Diphenylamine and hydroquinone usually play an inhibited role in the radical polymerization. It is well known that the inhibiting properties of phenols compounds and aromatic amines are associated with the transfer of hydrogen atom from --NH or --OH groups (16), (17). In the case of free-radical polymerization, the reaction of diphenylamine with EB dispersion products had to accompany with the vanishing of free-radical groups, i.e., leading to a decrease in the branched-degree and tran-svinilenovoy. However, the observations from Table I are contrary to the expected results, indicating that the conventional inhibiting reactions (18) (Fig. 4) of diphenylamine can not occur in the present study. This is because the conventional inhibition reactions are performed under solution condition, but our experiment is carried out by the dispersion of EB to polymer target in vacuum. EB irradiation will change the molecular structure of inhibitor and impact its reaction activity.
Denault et al. (19) have obtained the ionization energy of aniline (7.72 eV) that is far less than EB energy. Our previous study (20) has also proved that diphenylamine is easy to oxidize at the role of high-energy electrons. Therefore, diphenylamine can be oxidized under EB irradiation and forms cation radical [([C.sub.6][H.sub.5]).sub.2][NH.sub.+]. The cation radical interacts with the free-radicals from PE molecule fragment through electron transfer that to be deoxidized, inducing the formation of carbenium ions and increasing the reaction course of cationic polymerization. The similar reaction process has been reported in Ref. (18). Figure 5 shows the possible reaction mechanism according to the above discussion. The effect of diphenylamine on the molecular structure of PE coatings is mainly related to its activity of participation in the process of oxidation--reduction.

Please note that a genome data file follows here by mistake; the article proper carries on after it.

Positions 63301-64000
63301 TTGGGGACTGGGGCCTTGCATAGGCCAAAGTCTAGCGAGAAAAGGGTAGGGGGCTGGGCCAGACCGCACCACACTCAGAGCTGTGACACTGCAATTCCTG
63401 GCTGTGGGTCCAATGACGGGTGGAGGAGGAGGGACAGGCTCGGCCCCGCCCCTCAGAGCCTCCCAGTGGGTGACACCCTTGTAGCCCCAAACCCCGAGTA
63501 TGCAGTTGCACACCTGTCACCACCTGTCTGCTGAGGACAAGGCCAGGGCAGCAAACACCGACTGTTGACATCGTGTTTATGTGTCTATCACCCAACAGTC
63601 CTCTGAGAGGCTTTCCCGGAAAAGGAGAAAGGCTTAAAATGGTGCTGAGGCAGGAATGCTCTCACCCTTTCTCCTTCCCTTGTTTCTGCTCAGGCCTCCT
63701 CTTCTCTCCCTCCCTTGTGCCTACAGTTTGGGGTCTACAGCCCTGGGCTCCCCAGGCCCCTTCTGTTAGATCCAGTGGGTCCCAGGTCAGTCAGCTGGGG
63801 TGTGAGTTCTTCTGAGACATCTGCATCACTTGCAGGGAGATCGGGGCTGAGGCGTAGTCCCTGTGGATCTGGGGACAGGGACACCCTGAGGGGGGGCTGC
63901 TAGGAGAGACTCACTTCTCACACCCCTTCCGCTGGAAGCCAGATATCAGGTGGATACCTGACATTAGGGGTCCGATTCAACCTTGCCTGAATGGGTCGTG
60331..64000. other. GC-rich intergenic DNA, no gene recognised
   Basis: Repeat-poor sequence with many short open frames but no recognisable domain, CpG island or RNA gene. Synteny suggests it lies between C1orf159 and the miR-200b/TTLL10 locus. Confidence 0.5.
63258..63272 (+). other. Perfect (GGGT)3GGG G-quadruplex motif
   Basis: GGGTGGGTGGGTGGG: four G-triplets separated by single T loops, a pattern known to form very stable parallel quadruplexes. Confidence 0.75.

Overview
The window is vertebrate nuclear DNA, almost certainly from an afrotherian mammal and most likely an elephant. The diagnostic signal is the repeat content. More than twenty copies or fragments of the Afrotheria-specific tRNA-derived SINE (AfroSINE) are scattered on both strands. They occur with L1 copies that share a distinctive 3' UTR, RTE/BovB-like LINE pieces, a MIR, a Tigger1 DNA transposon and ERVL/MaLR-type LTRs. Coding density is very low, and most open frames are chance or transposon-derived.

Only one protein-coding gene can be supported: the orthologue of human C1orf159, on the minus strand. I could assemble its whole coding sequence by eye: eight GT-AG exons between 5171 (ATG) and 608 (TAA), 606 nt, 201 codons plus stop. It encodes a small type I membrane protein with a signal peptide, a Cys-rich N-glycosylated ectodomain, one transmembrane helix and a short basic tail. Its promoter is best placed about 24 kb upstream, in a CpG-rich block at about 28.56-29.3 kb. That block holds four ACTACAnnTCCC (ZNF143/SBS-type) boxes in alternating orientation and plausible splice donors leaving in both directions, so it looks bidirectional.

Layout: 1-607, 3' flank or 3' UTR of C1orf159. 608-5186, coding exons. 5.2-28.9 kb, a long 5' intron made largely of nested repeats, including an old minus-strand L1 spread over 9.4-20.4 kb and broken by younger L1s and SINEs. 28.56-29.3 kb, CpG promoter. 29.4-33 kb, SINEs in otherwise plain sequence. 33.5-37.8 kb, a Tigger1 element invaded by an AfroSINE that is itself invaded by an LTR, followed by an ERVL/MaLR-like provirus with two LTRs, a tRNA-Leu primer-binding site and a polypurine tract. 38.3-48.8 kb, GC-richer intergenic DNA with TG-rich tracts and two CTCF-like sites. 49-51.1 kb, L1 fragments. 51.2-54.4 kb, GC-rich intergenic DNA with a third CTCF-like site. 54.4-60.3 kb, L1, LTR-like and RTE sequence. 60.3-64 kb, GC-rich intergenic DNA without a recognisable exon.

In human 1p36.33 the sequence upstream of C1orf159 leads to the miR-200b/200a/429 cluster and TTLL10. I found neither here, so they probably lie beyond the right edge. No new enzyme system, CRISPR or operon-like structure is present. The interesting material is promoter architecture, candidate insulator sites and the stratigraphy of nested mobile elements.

Hydroquinone is a usual inhibitor in the free-radical polymerization. The inhibiting effectivity of hydroquinone depends on the ability of its continuous oxidation that to form quinone (21), as shown in Fig. 6. According to this mechanism, chain radical groups will react with oxygen atom or quinone ring in the formed quinone, leading to the reaction of coupling termination, or disproportionating termination in the polymerization of PE coatings. How-ever, it had to be noted that quinone is easy to sublimate and meanwhile, a decrease of unsaturated vinyl (--CH=[CH.sub.2]) in P4 coatings is observed. Under EB irradiation, so that the above-mentioned reaction fail to occur in the polymerization of [P.sub.4] coatings.